Since the 1780s, discussions among news professionals on issues such as access to sources and the funding of “the media” are often at odds with issues debated by legislators, activists, the executive and the judiciary, in the USA, France and Britain. Is this the case today, with the debate on “social media”, the “Arab spring”, Internet, blogs, SMS, “Twitter” and the like? This is one issue that will be addressed. The authors have researched the history and present news-products and performance of AFP and Reuters (now Thomson-Reuters) for many years. The second issue addressed here is: how do news-professionals assess current geopolitical and technological “changes” with respect to their established canons and practices of news-reporting? How do they access, filter, and select from the apparent abundance of sources emerging from “civil society actors”, while respecting established practices of news-agency journalism? As the very notion of “mainstream media” encompasses an ever-growing number of actors (CNN is “mainstream”, al-Jazeera has become ‘mainstream’…), is the issue of access to an ever-widening number of sources to be reassessed in terms not only of the freedom of the media but also to that of the resources available to “seasoned, reputable” news-professionals and their organizations to check, cross-check the “images”, “texts” and numbers emanating from these sources? Issues such as the freedom of the media are ever-more linked to that of the canons of international news-reporting. The authors argue that whereas the freedom of the media is still of central importance, the advent of communications technologies – and the commercial logics that underpin them – often linked to the Internet, radically modify how news-professionals go about their business, in an era of “globalization”, “social media” and “democratization”.

Download the article from SSRN at the link.

October 23, 2012 | Permalink | TrackBack (0)

Social Media and Freedom of the Press

Michael Palmer and Jérémie Nicey have published Social Media and the Freedom of the Press: A Long-Term Perspective from within International News Agencies (AFP, Reuters) in ESSACHESS: Journal for Communication Studies, volume 5 (2012). Here is the abstract.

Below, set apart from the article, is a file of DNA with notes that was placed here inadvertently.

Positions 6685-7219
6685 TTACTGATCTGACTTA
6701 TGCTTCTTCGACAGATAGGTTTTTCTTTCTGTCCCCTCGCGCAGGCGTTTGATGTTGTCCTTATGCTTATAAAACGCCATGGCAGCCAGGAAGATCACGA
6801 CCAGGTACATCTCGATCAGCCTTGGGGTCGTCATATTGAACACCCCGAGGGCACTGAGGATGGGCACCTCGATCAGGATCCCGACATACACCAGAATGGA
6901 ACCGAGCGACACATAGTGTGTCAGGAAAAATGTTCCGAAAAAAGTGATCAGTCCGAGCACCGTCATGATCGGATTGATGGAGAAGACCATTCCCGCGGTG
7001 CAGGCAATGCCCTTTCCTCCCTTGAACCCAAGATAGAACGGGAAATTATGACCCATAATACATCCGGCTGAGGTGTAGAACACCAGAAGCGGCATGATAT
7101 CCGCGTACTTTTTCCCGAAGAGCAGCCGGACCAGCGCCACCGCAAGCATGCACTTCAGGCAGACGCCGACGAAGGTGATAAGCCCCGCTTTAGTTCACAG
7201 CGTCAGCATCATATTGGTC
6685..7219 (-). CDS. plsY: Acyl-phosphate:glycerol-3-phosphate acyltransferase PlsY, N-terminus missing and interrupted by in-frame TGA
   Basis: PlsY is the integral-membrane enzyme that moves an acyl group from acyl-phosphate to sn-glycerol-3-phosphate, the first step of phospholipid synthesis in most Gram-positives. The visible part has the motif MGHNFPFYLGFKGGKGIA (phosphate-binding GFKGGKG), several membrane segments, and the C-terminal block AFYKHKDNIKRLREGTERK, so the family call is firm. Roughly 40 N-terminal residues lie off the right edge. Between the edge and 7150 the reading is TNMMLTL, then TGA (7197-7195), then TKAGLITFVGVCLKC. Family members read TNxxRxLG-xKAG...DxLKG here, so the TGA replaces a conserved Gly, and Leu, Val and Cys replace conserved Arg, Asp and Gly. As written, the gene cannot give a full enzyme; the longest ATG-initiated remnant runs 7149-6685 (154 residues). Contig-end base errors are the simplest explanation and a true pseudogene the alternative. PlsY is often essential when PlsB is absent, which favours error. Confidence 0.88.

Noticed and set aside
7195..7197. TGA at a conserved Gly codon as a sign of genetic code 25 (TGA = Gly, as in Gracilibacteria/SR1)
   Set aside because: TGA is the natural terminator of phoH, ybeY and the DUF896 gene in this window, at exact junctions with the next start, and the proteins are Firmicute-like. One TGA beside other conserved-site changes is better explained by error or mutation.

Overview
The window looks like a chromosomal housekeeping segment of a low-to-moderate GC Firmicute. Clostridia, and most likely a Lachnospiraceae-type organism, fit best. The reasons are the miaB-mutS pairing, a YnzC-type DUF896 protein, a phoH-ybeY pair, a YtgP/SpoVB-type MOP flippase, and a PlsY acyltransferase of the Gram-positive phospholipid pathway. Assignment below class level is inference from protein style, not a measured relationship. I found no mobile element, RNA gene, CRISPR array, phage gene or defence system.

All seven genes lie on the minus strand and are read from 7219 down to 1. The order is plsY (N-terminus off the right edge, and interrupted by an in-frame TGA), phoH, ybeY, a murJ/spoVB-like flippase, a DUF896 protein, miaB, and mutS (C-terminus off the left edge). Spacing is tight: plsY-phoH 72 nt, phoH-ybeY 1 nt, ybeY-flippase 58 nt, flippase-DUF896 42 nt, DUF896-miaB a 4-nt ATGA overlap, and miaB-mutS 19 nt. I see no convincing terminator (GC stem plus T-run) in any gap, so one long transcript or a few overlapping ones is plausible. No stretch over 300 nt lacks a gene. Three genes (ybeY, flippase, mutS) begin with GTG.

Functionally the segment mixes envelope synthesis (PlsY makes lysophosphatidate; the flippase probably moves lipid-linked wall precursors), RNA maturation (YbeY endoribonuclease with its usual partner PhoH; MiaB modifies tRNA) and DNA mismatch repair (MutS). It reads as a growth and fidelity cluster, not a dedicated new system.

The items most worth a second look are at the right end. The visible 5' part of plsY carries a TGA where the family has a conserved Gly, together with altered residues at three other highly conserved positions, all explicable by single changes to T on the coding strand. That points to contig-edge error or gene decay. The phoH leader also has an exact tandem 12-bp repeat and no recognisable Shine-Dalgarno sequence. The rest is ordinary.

Since the 1780s, discussions among news professionals on issues such as access to sources and the funding of “the media” are often at odds with issues debated by legislators, activists, the executive and the judiciary, in the USA, France and Britain. Is this the case today, with the debate on “social media”, the “Arab spring”, Internet, blogs, SMS, “Twitter” and the like? This is one issue that will be addressed. The authors have researched the history and present news-products and performance of AFP and Reuters (now Thomson-Reuters) for many years. The second issue addressed here is: how do news-professionals assess current geopolitical and technological “changes” with respect to their established canons and practices of news-reporting? How do they access, filter, and select from the apparent abundance of sources emerging from “civil society actors”, while respecting established practices of news-agency journalism? As the very notion of “mainstream media” encompasses an ever-growing number of actors (CNN is “mainstream”, al-Jazeera has become ‘mainstream’…), is the issue of access to an ever-widening number of sources to be reassessed in terms not only of the freedom of the media but also to that of the resources available to “seasoned, reputable” news-professionals and their organizations to check, cross-check the “images”, “texts” and numbers emanating from these sources? Issues such as the freedom of the media are ever-more linked to that of the canons of international news-reporting. The authors argue that whereas the freedom of the media is still of central importance, the advent of communications technologies – and the commercial logics that underpin them – often linked to the Internet, radically modify how news-professionals go about their business, in an era of “globalization”, “social media” and “democratization”.

Download the article from SSRN at the link.

October 23, 2012 | Permalink | TrackBack (0)

Penn State Scientist Sues National Review For Defamation Over Climate Change Statements

Michael Mann, a climate science specialist at Penn State and director of its Earth System Science Center, has sued the National Review and the Competitive Enterprise Institute for libel, over a July 15 article that appeared in the magazine and an online article that appeared in the CEI's online publication OpenMarket.org. More here from the Blog of Legal Times.

Here's a link to the complaint, courtesy of the Blog of Legal Times.

October 23, 2012 | Permalink | TrackBack (0)

The Watergate Tapes and Conspiracies

Arnold Rochvarg, University of Baltimore School of Law, has published Watergate, Multiple Conspiracies, and the White House Tapes at 16 Chapman Law Review 47 (2012). Here is the abstract.